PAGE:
popeyes
Posted on: Thu, 06/26/2014 - 22:30

I agree with this analysis completely. The best calf workout I've ever used is standing on a block so the heels can be lowered and raising up while holding onto something for balance. I do 1 set of 75 reps, using just body weight, in as little time as possible, stopping if necessary for a few seconds and then continuing. Using a timer I try reducing the amount of time until it becomes too easy (usually around 1 minute). Then I add weights to a back pack for more resistance and repeat the process.

khuram waqas qamar
Posted on: Fri, 07/05/2013 - 08:40

your exercise is good for me,i want to a huge body, please tell me more exercise for a huge neck.i m waiting for your reply.

Vinny
Posted on: Mon, 06/10/2013 - 21:46

Take care of yourself Nancy

Andy
Posted on: Wed, 05/15/2013 - 22:58

I'm 60 and not nearly as active as I once was and my interior calf muscle seems to have atrophied. I can build the outer calf muscle but I'm not sure how to focus on the inner muscle. I have hip replacements so I can't do jumping but don't have any problems with toe raises. Thanks

Steve Mulry
Posted on: Tue, 01/07/2020 - 05:05

Vary you foot placement from one set to the next. Do a set with your toes pointing inwards & the next set with your toes pointing outwards. Then the next set with your toes pointing straight ahead.

Harry Chrisnah
Posted on: Fri, 05/10/2013 - 07:06

Nancy,
Are you the Nancy Smith from Burtonville, Mississippi? If so I think I know you. I was the husband of Drew before he ran off with that travelling salesman. Please let me know if there is anything I can do to help I know you hardly leave the house now.

Nancy Smith
Posted on: Mon, 01/21/2013 - 20:55

I have had cramps in my legs & feet for a long time. I had back surgery in 1997 & it worked except climping. I am a female and I am talking about climping steps. I have seizures and have had them for 72 yrs. They have never been under control unless I am taking anti-deppresser. I am medicine for seizues and anti-depression. I have fell and am finding myself haveing to walk with a cane. I do not eat good, but really am not hungry. I keep gaining weight. I had a bladder infection and the medicine they given me did not work.I can not take surfur. I went back to the doctor & she just took a test and said I was okay. I find myself going to the bathroom (not really feeling as I am going to pea on myself), but before I get to the bathroom urin is pouring down my legs. And then there is sometimes I feel like I have to go and can not use the restroom until I stand up. Then urin runs down my legs. I am not dizzy, but I can not put a foot in front of the other and walk straight.I feel I am getting worse. The seizures have stopped, thank God. I was hauted wirh them all of the time and had them every month. The moon seem to bother me at times, but I do not know if that has anything to do with it. Staying cold all of the time might have something to do with it. I also have low blood sugar. Something is wrong! Is it the medicine? My legs hurt if you touch them. I feel like screeming, but am on medicine for it. They hurt more when it is cold. Thank you for your help. Nancy Smith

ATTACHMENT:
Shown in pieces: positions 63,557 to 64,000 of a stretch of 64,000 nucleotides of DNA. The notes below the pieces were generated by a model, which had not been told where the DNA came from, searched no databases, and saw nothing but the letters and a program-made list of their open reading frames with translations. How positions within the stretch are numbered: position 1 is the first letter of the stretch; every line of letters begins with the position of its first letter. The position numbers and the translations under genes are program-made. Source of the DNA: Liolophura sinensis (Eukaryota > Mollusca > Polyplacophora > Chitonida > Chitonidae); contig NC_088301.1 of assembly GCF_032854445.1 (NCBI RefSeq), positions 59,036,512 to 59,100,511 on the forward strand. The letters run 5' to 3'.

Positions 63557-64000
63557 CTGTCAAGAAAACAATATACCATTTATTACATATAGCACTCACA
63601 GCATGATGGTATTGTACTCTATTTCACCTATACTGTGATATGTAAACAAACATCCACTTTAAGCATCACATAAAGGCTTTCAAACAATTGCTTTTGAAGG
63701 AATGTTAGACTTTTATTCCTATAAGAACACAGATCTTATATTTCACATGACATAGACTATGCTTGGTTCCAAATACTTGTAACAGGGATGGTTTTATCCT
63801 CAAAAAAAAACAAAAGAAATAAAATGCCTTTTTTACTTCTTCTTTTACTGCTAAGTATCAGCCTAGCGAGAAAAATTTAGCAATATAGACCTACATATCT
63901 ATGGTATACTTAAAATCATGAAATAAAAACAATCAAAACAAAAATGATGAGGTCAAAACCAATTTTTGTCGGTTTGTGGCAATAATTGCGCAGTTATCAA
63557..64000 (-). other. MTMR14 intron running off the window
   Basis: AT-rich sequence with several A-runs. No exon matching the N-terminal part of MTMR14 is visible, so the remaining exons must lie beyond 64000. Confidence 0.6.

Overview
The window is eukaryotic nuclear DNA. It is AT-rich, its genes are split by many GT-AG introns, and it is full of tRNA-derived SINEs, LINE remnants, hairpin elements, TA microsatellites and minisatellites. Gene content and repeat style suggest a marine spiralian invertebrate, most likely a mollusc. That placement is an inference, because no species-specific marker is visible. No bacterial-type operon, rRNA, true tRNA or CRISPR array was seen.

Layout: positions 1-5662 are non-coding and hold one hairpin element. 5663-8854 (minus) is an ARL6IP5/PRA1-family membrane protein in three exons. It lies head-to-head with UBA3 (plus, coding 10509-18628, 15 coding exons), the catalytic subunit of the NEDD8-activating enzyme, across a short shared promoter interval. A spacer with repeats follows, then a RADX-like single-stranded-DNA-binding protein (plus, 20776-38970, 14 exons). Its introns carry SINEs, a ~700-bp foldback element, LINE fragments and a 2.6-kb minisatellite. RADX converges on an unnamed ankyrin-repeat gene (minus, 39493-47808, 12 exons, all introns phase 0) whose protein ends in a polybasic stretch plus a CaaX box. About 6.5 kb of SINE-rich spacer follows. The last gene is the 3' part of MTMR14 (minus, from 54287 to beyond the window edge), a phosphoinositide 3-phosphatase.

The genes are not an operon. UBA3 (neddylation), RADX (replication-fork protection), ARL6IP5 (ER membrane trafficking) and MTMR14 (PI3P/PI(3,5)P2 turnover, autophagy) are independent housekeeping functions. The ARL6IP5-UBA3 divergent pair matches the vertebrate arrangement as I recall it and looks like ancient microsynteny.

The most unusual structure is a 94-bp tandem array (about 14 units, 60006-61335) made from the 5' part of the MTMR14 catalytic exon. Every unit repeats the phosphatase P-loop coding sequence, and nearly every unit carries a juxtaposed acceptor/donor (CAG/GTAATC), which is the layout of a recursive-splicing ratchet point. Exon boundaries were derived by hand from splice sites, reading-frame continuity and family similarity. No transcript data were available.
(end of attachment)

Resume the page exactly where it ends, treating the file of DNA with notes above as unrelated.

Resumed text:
vanay
Posted on: Sun, 01/27/2013 - 21:08

jesus christ.....all i can say is see a doctor. thats a bummer

dougie
Posted on: Tue, 11/27/2012 - 10:14

I find it hard to put muscles on my legs, whereas my upper body its so muck easier... Please advise on how I can train my legs better?

me
Posted on: Thu, 01/02/2014 - 19:56

Jogging bro xD

Steve Mulry
Posted on: Tue, 01/07/2020 - 05:09

Train your legs multiple times per week

Stefan
Posted on: Wed, 09/05/2012 - 19:46

When I do this exercise I get terrible pains in my calves almost like a very bad cramp. What do u recommend? Should I get some kind of message or something?

Nigel
Posted on: Thu, 10/04/2012 - 18:41

pain in the calves when u do this exercise is normal but if it is too much (to the extent that u can barely walk) u should probably lessen the weights or u could injure yourself. But if u feel no pain at all increase weights u have to bare a little pain when working out to get results you will eventually get used to it.

Donny
Posted on: Thu, 05/17/2012 - 06:58

seated with a bar is ok and if you pad the bar with a thick towel it´s ok. Do this with standing one leg Dumbbell raises and you got it all !

anil
Posted on: Fri, 03/23/2012 - 04:51

is there any other exercise for calves with out linked by machine..tell me please..im too far of gym.
thank you

Alan
Posted on: Tue, 03/27/2012 - 10:41

I'm sure there are lots of methods. Here's one I found:
Search the video on standing barbell calf raise
Probably the biggest concern with this exercise over the seated version would be balance. And make sure you do it on a sturdy and steady object.